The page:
If You Can Read This, Thank a Teacher!
I saw in the news that this is Teacher Appreciation Week. It seems to me that such an important vocation should get more than just a week. After 12 years of public school and 4 years of college, I’ve seen a representative cross-section of teachers. Starting with Miss Kinirey for kindergarten, I was always the kid who fell in love with her teacher each year.
Back in the day, kindergarten consisted of playing with blocks and singing songs and taking naps. The one learning experience I remember from that year is that we churned butter. Miss O’Neill taught me the alphabet and “See Spot Run” in first grade. My fifth grade teacher, Miss Seekamp gave me the foundation for being really adept at picking up languages. That’s because all year long we diagrammed sentences. I don’t know if kids are taught that skill any longer, but in my life it has been priceless. At the time, I rolled my eyes more than once!
Teachers in Middle School Have a Tough Job
I had a difference of opinion with my 7th grade home ec teacher. She told me that I had better marry well so I could afford to buy my clothing, for if I had to sew my own I would be in dire straits. I can’t remember her name as hard as I try, but she brought out the stubbornness in me and I made many of my own clothes throughout high school and college.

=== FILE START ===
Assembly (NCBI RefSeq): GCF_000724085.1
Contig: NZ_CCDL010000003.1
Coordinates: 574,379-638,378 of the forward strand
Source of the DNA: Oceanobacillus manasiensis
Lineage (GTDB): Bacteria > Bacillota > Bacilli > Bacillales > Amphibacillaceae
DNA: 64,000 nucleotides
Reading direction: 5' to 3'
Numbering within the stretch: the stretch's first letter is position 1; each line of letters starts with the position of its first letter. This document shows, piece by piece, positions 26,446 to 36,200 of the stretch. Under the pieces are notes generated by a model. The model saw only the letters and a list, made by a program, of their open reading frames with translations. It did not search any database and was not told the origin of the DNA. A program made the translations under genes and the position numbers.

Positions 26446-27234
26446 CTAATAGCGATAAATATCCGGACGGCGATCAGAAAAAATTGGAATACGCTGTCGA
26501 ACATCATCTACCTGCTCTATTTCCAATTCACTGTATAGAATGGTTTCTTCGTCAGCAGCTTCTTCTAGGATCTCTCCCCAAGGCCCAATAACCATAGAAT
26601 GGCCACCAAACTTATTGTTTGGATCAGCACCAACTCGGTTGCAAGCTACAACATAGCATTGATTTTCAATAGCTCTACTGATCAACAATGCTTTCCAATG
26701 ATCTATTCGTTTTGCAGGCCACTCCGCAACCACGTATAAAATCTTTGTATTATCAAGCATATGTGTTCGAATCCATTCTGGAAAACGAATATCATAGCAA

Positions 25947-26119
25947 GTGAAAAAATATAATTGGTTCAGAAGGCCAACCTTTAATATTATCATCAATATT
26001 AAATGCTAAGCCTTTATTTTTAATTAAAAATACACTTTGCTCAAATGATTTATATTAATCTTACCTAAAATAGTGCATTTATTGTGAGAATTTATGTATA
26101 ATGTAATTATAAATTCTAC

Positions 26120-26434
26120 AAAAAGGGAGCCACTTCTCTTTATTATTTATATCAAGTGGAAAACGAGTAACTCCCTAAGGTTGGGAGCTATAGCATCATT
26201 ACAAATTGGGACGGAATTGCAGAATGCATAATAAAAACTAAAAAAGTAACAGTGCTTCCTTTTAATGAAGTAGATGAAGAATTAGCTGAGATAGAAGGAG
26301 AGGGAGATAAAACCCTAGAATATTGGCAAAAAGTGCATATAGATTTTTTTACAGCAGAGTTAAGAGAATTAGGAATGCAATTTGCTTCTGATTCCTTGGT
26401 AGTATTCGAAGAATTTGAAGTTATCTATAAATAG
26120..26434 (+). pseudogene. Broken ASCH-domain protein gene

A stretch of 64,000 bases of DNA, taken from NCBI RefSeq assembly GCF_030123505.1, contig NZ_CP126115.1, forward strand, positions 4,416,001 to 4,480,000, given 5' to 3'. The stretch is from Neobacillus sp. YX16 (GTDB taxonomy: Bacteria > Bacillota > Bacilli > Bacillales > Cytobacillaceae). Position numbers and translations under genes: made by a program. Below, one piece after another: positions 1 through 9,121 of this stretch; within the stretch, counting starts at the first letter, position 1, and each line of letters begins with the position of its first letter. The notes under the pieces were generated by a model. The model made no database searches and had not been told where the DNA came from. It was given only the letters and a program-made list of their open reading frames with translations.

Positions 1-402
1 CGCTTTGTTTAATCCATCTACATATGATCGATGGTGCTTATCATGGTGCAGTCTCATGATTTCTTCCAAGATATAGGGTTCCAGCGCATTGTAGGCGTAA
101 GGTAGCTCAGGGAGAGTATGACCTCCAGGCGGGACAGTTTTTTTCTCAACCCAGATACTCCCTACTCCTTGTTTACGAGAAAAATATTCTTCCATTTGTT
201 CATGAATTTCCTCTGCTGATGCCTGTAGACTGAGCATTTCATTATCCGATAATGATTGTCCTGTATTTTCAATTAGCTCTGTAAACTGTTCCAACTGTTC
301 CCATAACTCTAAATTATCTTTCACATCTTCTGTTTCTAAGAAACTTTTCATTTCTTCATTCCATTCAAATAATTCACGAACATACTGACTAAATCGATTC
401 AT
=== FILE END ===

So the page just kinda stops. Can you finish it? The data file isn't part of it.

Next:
I also encountered my least favorite teacher in middle school (we called it junior high.) My 7th grade science teacher, Mr. Malia left a lot to be desired. Oh well.
High School Teachers Really Shape Our Future
I owe my college career to a pair of great women I had teach me French (Marilyn Magnoli) and German (Karla Schmeltzer). They gave me such a solid foundation in those subjects that I started at the 300 level classes when I got to college and sailed right through to graduation with a degree in French and a minor in German. (I even got my teaching credentials, though never taught. Probably a good thing for the youth of Virginia Beach!)
Take this opportunity to think back over your education and think kind thoughts about the men and women who worked so hard to turn you into the person you are today! Maybe send an apple to your kid’s teacher this week.
Editor’s Note: We originally published this article in May 2014. We have edited it for freshness, accuracy and comprehensiveness.